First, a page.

Lunch is an essential, but it is clearly much cheaper to take a packed lunch from home rather than buying it out. Even a prepacked sandwich with a cake can set you back a fiver.

 Drinks in the pub? I rarely do this as it costs so much. How about getting together with friends at home with a few bottles from the supermarket?

 These are just a few examples of where you can save money on small purchases. Another advantage is that most of the above mean you will avoid going into any shops other than the supermarket for your regular grocery shop, so if you are somebody who gives into the impulse purchases you are less likely to encounter temptation (and if you choose the discount stores such as Aldi and Lidl there is even less choice and temptation on offer).

 How do you keep your spending under control?

16 thoughts on “Cutting back painlessly 

  1. atkokosplace

    These are great tips. When I was newly married we kept a spending journal. We don’t anymore, but setting good foundations in the beginning really helped. We were able to put two kids through college and we are still debt free aside from our home. Great post! Thank you for sharing. Happy New Year! Koko 🙂

    Reply
  2. Pauline

    At the beginning of January my cupboards and freezer were quite full so I thought I would try to use that up and just buy what I need. Despite this I’ve still spent £72 so far this month on top up shops. As we are only half way through the month and I’m only buying mostly for 1 (with a few visitors for lunch or dinner) I must say I’m surprised by this amount, as I thought it would be lower bearing in mind what I already had in store. There is still quite a bit in the freezer and in the cupboard so I may need to look at what I have again. Plan this year is to spend on average £30 per week on food and household items but looking at my last two weeks I’m just not sure how well I’ll do. I really like your site and look forward to seeing your ideas for money saving. 🙂 Happy New Year.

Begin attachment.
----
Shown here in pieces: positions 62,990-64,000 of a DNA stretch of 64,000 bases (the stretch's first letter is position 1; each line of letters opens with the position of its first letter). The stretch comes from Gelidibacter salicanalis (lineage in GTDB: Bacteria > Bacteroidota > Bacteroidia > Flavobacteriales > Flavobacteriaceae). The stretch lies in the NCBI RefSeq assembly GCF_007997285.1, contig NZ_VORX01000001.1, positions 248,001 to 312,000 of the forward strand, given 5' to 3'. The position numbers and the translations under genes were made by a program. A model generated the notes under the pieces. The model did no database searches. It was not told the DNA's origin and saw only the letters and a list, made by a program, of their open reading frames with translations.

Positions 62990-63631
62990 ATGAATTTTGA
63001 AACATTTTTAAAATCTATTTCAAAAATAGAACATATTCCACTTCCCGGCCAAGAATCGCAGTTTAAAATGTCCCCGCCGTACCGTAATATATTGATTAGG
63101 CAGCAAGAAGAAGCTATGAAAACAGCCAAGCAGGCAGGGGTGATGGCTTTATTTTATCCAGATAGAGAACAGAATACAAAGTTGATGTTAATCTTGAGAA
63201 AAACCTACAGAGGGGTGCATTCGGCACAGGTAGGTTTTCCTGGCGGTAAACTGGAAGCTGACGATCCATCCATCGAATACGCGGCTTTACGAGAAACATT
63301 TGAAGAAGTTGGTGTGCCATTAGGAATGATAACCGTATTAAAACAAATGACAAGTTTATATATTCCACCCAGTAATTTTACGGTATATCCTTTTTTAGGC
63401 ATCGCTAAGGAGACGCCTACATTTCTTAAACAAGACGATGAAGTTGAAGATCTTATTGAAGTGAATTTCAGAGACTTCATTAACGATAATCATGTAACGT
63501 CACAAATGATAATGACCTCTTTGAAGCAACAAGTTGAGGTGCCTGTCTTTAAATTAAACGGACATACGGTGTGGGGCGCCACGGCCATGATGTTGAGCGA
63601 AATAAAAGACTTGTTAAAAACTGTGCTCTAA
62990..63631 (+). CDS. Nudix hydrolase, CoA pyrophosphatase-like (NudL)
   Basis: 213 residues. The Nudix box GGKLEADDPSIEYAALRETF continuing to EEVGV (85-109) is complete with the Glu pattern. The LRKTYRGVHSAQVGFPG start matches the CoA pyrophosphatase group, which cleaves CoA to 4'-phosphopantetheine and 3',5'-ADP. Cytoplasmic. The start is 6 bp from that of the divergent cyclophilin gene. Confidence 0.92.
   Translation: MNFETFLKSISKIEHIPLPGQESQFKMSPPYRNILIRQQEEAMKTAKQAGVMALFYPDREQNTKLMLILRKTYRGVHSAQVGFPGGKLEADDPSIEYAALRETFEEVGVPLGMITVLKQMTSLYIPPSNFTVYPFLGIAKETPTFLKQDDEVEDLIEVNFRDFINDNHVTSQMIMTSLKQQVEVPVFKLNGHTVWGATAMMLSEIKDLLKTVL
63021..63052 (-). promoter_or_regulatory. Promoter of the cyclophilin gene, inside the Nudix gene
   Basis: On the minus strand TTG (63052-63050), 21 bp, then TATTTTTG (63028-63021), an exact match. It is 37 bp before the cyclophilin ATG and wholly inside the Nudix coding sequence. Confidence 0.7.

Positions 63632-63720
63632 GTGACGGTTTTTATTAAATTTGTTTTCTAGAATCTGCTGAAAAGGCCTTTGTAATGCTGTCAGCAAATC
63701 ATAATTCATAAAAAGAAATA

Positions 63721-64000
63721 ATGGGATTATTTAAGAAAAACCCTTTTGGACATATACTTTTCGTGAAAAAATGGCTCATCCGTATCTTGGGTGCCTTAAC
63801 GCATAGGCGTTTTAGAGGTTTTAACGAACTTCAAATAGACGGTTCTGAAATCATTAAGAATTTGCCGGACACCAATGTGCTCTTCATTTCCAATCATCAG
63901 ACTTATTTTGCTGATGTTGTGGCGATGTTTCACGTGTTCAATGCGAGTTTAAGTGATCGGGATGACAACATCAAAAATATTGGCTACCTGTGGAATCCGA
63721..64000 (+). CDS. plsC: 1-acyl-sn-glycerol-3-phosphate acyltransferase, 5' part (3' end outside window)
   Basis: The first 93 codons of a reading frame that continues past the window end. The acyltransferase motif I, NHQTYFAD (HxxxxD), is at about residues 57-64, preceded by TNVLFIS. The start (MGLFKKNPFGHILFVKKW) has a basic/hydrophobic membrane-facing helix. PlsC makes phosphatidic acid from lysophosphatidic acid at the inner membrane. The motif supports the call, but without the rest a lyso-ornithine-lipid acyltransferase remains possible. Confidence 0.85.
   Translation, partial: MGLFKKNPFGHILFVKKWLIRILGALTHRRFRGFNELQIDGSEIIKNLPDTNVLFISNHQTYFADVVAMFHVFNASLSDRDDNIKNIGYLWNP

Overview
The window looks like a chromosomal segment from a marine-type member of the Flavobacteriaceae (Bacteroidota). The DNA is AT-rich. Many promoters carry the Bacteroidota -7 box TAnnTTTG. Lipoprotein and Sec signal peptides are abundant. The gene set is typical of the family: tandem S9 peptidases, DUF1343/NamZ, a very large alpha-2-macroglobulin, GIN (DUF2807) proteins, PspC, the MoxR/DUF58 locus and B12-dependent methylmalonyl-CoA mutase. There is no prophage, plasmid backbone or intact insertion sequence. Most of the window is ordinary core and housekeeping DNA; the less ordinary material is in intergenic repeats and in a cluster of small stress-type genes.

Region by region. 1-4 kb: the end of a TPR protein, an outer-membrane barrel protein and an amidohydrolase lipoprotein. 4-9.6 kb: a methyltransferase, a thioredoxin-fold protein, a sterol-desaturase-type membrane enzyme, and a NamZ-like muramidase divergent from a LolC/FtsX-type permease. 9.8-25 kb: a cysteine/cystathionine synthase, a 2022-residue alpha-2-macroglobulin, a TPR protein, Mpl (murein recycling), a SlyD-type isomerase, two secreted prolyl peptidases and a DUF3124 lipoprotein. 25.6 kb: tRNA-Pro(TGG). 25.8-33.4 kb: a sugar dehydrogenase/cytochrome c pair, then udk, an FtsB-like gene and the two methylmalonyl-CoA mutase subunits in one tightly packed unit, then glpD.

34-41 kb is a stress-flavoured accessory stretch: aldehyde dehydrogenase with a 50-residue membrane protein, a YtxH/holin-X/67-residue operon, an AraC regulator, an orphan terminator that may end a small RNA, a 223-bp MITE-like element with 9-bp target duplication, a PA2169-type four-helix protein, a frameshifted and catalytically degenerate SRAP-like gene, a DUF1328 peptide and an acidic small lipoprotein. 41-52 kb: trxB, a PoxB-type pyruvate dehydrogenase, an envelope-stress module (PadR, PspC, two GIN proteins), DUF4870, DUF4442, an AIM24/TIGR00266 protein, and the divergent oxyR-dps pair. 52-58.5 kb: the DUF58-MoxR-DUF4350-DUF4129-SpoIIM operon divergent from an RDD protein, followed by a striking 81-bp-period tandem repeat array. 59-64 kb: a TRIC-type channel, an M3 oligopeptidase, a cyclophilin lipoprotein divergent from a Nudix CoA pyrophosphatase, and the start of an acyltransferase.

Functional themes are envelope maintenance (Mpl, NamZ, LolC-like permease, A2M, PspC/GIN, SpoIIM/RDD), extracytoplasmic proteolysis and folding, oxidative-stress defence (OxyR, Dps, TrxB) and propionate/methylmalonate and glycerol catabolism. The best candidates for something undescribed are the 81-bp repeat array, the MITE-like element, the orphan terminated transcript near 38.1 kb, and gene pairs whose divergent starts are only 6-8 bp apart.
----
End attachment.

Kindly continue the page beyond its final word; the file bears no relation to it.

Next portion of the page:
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  3. Julia

    I love budgets! I think of them like being on a diet!
    Every month is a clean slate to start again so if, like with dieting, you fall off the wagon and overspend one month you can just resolve to do better the next rather than giving up altogether!